It was 14-26 Tampa Bay, but McMahon was an expert at the comeback. You wouldn't have known it from this drive, though. It went forward with a Neal Anderson run for a first and a Dennis McKinnon completion for another, but then went backwards when McMahon was sacked to set up a Tampa Bay interception on third and long. Tampa Bay once again had the ball in Chicago territory, but two incompletions and a combined Dent-Singletary-Wilson sack (ouch) on third down put Tampa Bay to rest. With the third quarter over and Chicago still needing two scores, it was the Bears ball again. McMahon was brought down for the fourth time of the day on third and long, and this drive fared no better than the last. Another punt, another special teams penalty: the Bucs blocked in the back and lost the 25 yards of return they had gotten on the runback. Pushed back from the Bears 35 to their own 35, the Bucs were able to move it back to midfield and then some with two nice catches by Mark Carrier (no relation). With the ball now on the edge of field goal range, it was do-or-die for the exhausted defense. It was a thankful "do" for Richard Dent, whose ferocious rush forced Tampa Bay to hold on third down and moved them out of field goal range.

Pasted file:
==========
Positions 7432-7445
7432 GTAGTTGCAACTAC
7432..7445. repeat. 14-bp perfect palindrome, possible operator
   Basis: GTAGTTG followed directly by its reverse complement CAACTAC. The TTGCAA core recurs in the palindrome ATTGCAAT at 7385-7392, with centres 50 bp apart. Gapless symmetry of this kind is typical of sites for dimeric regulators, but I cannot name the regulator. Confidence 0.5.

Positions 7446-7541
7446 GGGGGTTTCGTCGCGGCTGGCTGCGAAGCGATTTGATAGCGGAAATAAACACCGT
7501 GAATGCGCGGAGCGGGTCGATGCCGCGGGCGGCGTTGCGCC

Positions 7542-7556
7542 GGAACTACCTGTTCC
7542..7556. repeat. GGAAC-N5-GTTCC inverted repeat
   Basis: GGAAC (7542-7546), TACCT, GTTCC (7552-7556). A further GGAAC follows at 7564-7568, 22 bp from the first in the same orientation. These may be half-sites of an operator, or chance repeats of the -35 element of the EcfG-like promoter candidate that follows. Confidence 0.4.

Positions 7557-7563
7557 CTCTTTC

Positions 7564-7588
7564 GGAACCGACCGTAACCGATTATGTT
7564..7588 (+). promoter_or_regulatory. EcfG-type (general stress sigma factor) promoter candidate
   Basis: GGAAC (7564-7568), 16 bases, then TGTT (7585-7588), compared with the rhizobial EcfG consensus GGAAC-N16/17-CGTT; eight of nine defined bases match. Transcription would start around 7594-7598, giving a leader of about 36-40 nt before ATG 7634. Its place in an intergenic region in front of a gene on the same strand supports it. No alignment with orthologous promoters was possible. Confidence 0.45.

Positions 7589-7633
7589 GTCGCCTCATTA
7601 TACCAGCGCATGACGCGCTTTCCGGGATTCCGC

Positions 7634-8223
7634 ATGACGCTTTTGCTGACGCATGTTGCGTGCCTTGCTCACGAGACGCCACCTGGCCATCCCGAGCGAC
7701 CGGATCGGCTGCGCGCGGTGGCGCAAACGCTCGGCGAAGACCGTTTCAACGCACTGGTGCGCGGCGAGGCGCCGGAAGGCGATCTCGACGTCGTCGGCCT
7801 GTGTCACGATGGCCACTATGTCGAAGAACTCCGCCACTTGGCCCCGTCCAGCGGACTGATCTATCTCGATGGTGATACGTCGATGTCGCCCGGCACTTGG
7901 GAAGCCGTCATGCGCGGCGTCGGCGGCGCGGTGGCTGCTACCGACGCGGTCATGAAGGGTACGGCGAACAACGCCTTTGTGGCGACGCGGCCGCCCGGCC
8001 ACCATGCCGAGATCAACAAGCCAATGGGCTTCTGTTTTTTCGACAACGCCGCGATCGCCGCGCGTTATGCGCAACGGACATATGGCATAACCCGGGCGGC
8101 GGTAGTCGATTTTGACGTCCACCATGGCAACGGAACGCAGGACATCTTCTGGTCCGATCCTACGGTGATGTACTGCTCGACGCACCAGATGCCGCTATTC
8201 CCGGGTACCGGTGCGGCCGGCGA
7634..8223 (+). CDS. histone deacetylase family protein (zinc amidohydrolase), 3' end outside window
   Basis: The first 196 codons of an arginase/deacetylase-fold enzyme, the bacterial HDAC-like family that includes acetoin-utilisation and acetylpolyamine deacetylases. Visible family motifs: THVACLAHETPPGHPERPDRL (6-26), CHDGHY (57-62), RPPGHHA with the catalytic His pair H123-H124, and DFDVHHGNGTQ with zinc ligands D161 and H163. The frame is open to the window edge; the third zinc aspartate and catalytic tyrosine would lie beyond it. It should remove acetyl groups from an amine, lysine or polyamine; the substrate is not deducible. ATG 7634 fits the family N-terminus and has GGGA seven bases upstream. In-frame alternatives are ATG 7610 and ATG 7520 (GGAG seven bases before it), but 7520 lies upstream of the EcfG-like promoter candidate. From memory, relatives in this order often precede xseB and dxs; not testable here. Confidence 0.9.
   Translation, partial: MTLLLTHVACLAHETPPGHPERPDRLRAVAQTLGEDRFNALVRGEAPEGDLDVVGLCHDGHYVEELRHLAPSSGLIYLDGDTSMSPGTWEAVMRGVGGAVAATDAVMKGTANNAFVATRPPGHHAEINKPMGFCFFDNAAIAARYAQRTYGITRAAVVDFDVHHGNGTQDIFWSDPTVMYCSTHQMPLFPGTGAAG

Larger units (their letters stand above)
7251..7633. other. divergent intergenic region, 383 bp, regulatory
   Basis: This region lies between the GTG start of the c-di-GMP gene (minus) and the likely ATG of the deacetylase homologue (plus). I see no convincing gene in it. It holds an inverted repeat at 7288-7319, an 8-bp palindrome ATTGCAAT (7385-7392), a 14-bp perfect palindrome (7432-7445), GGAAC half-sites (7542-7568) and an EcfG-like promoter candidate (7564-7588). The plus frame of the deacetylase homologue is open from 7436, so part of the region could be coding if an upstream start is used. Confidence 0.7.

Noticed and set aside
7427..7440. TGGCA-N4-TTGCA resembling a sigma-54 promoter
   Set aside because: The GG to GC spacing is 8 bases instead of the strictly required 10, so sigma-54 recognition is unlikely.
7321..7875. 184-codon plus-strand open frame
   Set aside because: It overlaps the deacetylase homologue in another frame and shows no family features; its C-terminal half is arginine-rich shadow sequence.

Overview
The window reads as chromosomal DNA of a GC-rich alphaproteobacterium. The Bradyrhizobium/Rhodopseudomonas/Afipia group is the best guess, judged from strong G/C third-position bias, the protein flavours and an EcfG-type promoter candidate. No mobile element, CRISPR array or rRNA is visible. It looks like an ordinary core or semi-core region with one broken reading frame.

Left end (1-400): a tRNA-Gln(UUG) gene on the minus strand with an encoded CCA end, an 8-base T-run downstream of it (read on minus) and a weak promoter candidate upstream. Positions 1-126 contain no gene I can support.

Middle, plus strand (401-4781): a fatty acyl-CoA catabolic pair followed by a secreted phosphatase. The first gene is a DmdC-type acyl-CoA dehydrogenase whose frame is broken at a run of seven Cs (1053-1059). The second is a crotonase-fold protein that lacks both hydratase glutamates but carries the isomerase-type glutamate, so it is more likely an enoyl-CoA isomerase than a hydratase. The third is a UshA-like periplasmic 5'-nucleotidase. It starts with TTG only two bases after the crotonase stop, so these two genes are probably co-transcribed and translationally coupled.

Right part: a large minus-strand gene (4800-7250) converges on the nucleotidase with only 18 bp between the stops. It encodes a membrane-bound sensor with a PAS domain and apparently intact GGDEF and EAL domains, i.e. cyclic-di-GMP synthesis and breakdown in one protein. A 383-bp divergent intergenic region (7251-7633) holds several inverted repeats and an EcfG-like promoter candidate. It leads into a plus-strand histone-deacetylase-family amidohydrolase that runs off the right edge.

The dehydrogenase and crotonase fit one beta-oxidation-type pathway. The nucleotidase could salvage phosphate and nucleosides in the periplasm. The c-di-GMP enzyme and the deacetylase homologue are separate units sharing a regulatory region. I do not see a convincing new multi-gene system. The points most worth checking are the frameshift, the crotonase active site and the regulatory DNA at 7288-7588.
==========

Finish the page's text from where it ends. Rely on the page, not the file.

With 9:50 left in the game, two touchdowns behind, and 85 yards to go for the first one, McMahon's job could have been easier. McMahon took a page from the Steve DeBerg playbook and worked the inside of the Tampa Bay defense using his tight ends to quickly move the ball to midfield. He had Willie Gault wide open on second and short from the 50, but managed to overthrow the speedster and had to rely on Walter Payton to convert the third down with a cutback run. With Tampa Bay expecting another deep shot, McMahon contented himself to taking the easy yards underneath with dink-and-dunk passes to Payton, Anderson, and Moorehead. With the ball now in the red zone, Ron Morris made a sweet catch and run but was forced out mere inches short of the goal line. McMahon picked up those last few inches on his own to score, and while Kevin Butler missed the extra point, it was 20-26 Tampa Bay with 5:31 remaining.